Tesla unveils the ‘Megapack’ – a new replacement for natural gas plants

Tesla Megapack

Tesla might be most famous for producing electric cars, but the company also produces a range of batteries for both industrial and commercial use.

Now, the company has unveiled what it’s calling the ‘Megapack’ – an industrial battery that it claims could provide energy when an electricity grid is overloaded or stops receiving power.

The Megapack can store up to 3-megawatt-hours of energy at a time, and can even string together to store up to one-gigawatt hour of energy, which it claims would be sufficient to power a city like San Francisco for up to 6 hours.

As Tesla itself claims, “Megapack significantly reduces the complexity of large-scale battery storage and provides an easy installation and connection process. Each Megapack comes from the factory fully-assembled with up to 3 megawatt-hours (MWhs) of storage and 1.5 MW of inverter capacity, building on Powerpack’s engineering with an AC interface and 60% increase in energy density to achieve significant cost and time savings compared to other battery systems and traditional fossil fuel power plants.”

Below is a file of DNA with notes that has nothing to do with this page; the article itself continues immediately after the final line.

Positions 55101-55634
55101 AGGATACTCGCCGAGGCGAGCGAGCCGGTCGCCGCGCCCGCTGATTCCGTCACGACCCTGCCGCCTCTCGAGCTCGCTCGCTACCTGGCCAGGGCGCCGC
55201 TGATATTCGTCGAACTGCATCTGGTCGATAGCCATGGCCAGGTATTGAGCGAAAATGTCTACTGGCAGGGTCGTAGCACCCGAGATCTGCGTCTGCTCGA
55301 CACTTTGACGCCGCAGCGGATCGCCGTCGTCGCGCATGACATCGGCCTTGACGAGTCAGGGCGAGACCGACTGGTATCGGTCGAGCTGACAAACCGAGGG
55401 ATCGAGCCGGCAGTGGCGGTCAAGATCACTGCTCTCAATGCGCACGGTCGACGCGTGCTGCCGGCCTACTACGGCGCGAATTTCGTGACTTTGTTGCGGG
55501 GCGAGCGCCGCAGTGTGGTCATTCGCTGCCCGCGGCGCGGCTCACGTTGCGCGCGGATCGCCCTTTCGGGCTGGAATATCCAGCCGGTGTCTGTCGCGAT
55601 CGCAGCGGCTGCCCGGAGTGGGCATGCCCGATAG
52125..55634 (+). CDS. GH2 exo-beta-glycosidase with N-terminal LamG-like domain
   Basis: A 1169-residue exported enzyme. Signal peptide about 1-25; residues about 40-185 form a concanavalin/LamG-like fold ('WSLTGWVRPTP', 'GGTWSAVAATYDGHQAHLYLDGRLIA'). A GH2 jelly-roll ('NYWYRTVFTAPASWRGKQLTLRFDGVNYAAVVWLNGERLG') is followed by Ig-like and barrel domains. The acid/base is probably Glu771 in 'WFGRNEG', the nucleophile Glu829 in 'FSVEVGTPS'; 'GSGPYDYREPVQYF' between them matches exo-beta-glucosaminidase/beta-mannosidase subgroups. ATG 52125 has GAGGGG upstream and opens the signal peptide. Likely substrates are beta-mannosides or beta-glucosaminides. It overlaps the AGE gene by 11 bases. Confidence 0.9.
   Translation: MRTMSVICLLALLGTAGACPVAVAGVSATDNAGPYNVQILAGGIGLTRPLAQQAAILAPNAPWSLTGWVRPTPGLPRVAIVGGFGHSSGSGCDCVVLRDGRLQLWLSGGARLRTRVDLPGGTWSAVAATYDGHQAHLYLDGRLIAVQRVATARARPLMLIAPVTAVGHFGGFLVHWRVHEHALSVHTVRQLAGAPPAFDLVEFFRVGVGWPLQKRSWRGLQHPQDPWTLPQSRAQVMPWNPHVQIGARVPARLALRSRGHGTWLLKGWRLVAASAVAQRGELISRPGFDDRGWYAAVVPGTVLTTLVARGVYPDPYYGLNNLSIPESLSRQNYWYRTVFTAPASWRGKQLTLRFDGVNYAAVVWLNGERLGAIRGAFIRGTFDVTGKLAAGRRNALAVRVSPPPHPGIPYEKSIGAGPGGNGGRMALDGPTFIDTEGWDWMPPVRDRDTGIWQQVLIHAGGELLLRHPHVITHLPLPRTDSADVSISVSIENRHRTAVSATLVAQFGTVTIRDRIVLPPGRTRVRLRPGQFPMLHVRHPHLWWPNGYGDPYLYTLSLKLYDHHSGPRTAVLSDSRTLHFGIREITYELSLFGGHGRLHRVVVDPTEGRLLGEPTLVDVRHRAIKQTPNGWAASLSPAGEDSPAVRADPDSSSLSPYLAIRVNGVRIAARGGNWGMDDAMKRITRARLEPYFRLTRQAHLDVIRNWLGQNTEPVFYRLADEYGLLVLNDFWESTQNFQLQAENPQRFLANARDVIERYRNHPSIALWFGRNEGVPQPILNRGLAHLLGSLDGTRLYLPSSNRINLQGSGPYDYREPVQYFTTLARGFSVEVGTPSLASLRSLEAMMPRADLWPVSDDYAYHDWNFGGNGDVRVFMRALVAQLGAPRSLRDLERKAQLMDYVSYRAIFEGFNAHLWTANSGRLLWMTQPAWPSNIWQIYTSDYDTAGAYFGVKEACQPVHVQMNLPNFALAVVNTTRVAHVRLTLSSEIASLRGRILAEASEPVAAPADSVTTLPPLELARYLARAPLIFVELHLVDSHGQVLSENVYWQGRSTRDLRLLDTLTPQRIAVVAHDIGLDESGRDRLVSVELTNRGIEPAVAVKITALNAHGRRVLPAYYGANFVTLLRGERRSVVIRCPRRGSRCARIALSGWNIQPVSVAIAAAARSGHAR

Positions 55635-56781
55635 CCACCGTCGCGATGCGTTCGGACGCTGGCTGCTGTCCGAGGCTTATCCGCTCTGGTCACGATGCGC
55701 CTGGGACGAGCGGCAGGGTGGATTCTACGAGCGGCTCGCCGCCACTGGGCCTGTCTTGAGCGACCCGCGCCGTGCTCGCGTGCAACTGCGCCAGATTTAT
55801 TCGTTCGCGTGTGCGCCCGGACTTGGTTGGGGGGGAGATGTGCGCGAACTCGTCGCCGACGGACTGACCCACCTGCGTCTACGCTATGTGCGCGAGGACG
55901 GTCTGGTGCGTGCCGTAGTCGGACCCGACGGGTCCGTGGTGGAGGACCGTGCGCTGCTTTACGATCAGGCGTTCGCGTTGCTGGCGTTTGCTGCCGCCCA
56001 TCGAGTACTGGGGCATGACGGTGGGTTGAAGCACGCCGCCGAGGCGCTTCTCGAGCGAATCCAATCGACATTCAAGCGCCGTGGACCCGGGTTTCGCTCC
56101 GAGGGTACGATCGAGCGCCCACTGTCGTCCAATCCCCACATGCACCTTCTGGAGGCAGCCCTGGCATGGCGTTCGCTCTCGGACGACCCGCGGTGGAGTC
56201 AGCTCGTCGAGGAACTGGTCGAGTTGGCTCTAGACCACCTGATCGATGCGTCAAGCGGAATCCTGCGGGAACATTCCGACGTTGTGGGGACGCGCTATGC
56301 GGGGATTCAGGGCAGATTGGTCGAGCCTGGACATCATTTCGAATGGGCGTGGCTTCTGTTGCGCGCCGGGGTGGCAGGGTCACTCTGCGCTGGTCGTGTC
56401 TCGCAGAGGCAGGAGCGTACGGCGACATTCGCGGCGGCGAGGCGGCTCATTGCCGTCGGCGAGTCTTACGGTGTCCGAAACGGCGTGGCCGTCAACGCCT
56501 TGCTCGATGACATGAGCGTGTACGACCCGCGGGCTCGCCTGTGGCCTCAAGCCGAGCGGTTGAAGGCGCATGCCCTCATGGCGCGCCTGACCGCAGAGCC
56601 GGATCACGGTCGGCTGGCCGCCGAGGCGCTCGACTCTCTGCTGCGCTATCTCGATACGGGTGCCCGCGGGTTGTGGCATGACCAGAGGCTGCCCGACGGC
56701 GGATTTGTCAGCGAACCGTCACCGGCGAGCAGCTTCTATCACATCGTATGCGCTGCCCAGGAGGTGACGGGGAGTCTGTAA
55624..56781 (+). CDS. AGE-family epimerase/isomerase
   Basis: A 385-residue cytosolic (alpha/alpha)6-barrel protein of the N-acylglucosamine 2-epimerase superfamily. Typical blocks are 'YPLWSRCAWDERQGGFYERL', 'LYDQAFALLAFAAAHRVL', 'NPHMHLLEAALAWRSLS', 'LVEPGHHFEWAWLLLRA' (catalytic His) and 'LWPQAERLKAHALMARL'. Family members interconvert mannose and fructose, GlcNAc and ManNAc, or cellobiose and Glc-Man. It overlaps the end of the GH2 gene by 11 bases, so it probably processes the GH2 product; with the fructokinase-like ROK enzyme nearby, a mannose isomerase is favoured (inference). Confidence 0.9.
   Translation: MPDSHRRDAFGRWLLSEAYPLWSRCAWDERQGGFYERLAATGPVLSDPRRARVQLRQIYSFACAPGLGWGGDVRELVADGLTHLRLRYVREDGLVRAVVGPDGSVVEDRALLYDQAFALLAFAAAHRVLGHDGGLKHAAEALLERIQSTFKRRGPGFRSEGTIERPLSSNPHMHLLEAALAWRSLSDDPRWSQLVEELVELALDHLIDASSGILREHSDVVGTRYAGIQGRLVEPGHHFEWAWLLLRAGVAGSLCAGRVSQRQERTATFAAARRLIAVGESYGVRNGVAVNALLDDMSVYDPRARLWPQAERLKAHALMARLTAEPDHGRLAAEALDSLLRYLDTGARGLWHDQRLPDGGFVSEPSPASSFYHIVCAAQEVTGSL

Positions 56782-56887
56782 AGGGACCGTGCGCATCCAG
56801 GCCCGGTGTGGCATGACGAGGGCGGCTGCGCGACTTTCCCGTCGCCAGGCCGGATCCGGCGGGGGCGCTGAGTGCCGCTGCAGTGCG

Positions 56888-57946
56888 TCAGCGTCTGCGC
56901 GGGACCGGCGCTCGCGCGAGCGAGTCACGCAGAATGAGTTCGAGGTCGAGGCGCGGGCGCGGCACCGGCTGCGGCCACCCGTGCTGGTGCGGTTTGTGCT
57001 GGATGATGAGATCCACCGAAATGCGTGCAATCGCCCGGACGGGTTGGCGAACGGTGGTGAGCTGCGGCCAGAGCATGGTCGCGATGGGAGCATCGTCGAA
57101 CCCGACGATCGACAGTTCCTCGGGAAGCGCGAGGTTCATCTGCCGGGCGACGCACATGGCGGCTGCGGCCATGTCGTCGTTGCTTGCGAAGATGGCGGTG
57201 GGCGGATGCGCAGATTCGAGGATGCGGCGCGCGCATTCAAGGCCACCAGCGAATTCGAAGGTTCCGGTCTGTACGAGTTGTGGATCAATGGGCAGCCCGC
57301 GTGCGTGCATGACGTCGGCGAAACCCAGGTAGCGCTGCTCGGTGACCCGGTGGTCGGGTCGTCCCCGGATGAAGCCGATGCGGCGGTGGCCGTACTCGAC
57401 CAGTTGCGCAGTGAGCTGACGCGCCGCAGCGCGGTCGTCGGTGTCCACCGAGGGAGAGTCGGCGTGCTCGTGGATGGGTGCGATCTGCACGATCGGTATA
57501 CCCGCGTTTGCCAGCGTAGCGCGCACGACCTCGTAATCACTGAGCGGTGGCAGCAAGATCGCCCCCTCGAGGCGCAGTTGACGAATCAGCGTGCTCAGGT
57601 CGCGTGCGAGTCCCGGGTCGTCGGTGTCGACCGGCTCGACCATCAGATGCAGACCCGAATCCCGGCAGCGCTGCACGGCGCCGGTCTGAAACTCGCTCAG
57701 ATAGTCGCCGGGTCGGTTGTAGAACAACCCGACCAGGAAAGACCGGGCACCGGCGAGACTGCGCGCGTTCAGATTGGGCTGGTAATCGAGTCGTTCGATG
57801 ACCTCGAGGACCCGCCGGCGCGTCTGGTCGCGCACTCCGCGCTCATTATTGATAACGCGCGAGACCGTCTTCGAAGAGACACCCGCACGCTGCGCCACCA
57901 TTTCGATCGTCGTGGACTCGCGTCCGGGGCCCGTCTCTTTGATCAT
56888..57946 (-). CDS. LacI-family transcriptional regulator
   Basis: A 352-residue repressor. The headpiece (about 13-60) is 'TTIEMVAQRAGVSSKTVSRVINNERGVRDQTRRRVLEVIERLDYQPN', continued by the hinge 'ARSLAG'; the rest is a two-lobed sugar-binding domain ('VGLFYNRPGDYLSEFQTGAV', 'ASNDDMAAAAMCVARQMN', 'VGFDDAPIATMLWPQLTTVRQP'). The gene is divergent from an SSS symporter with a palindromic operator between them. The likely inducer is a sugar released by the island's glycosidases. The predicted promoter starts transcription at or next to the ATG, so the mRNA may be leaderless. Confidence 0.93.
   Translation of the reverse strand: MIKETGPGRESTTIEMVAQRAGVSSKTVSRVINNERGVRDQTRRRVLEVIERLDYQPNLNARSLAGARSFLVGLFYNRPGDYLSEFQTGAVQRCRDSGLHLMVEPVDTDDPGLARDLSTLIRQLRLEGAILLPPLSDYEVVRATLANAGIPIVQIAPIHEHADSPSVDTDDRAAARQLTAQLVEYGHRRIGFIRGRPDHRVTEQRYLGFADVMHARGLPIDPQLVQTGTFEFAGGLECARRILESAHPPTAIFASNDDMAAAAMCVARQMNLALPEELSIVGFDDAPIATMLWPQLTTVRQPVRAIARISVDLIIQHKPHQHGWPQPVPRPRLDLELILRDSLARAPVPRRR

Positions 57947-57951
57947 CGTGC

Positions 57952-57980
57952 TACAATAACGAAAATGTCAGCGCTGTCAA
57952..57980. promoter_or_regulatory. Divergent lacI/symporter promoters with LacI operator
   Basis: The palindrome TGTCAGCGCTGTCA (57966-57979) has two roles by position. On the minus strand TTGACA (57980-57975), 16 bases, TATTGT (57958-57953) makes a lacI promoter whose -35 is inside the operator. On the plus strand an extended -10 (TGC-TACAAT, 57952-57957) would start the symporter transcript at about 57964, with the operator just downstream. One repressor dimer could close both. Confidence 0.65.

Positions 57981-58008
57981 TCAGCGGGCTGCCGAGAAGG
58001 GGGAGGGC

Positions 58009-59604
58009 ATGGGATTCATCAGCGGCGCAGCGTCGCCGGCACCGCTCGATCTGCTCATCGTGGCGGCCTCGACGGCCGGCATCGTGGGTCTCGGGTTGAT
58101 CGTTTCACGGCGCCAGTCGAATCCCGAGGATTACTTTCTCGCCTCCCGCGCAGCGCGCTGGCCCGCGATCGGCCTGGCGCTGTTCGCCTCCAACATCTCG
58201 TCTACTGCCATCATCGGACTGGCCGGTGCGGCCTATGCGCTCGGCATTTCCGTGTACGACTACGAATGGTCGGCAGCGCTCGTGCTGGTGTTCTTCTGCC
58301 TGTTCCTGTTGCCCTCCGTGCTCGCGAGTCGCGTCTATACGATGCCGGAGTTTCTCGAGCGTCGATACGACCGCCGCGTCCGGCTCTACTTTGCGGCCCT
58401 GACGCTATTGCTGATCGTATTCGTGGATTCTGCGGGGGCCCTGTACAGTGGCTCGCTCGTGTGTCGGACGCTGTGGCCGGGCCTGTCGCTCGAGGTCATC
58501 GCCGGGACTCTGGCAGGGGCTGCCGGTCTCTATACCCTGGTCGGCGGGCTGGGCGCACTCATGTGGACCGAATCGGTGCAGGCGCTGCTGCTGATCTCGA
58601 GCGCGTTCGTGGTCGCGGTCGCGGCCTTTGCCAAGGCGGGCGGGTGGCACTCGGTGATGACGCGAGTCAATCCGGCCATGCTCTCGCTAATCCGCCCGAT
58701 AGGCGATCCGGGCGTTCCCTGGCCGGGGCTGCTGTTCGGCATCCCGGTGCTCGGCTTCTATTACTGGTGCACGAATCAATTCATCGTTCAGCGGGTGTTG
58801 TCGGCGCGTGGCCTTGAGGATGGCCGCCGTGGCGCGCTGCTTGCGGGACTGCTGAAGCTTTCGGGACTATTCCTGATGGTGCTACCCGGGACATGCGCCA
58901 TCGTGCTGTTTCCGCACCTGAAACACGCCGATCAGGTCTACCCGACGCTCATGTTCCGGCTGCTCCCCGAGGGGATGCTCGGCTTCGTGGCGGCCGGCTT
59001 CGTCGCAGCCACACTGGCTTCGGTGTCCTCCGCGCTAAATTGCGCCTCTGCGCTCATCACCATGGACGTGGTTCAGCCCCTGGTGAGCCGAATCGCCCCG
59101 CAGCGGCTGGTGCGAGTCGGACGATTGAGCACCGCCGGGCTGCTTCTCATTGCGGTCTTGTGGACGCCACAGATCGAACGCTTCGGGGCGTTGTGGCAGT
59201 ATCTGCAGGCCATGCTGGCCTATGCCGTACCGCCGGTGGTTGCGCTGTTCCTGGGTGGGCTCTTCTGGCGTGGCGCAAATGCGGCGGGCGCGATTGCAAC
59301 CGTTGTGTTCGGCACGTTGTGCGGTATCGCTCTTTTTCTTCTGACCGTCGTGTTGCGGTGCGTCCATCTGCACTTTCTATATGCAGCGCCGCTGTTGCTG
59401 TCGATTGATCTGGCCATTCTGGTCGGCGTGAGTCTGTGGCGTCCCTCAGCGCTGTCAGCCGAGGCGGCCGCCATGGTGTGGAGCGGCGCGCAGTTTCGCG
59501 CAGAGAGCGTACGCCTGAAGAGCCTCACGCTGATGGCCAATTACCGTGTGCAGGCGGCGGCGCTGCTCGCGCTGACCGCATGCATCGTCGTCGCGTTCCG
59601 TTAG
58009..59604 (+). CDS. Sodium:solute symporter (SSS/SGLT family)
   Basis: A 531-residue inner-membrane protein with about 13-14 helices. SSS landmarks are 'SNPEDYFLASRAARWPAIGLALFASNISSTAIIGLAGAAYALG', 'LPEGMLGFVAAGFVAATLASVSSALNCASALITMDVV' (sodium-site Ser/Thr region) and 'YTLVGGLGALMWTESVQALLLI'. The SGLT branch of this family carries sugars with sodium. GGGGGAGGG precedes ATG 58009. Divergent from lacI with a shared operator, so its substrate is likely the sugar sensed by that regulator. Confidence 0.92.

The Megapack itself is similar to the energy solution Tesla has piloted in South Australia until now, which was originally designed to replace gas “peaker” power plants. As TechCrunch reports, the Megapack itself comes fully assembled, and includes ‘battery modules, bi-directional inverters, a thermal management system, an AC main breaker and controls’, as well as the software necessary to run the system.

The system itself has reportedly saved the South Australian government some $40 million AUD in the course of just one year.

Set to be imminently installed and activated in California, the Megapack could well be used to store energy obtained from green sources – such as wind, hydroelectric, and solar power – to help reach the US state’s emissions targets.

Tesla has confirmed that Megapacks will now be installed in Monterrey Bay in California on a trial basis, and might roll out further in due course.